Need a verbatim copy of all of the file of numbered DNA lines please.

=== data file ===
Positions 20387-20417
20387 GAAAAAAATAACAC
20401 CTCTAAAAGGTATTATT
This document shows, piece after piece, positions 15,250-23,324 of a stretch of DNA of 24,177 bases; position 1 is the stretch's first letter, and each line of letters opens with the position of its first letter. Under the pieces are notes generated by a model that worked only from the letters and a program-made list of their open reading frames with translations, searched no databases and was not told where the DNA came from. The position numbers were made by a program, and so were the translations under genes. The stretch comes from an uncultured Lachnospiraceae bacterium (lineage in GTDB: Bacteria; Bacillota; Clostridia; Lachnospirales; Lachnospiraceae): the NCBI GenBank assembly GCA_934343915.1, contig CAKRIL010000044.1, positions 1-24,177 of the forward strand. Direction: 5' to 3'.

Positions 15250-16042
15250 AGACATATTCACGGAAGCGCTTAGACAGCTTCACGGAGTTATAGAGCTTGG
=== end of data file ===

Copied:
Positions 20387-20417
20387 GAAAAAAATAACAC
20401 CTCTAAAAGGTATTATT
This document shows, piece after piece, positions 15,250-23,324 of a stretch of DNA of 24,177 bases; position 1 is the stretch's first letter, and each line of letters opens with the position of its first letter. Under the pieces are notes generated by a model that worked only from the letters and a program-made list of their open reading frames with translations, searched no databases and was not told where the DNA came from. The position numbers were made by a program, and so were the translations under genes. The stretch comes from an uncultured Lachnospiraceae bacterium (lineage in GTDB: Bacteria; Bacillota; Clostridia; Lachnospirales; Lachnospiraceae): the NCBI GenBank assembly GCA_934343915.1, contig CAKRIL010000044.1, positions 1-24,177 of the forward strand. Direction: 5' to 3'.

Positions 15250-16042
15250 AGACATATTCACGGAAGCGCTTAGACAGCTTCACGGAGTTATAGAGCTTGG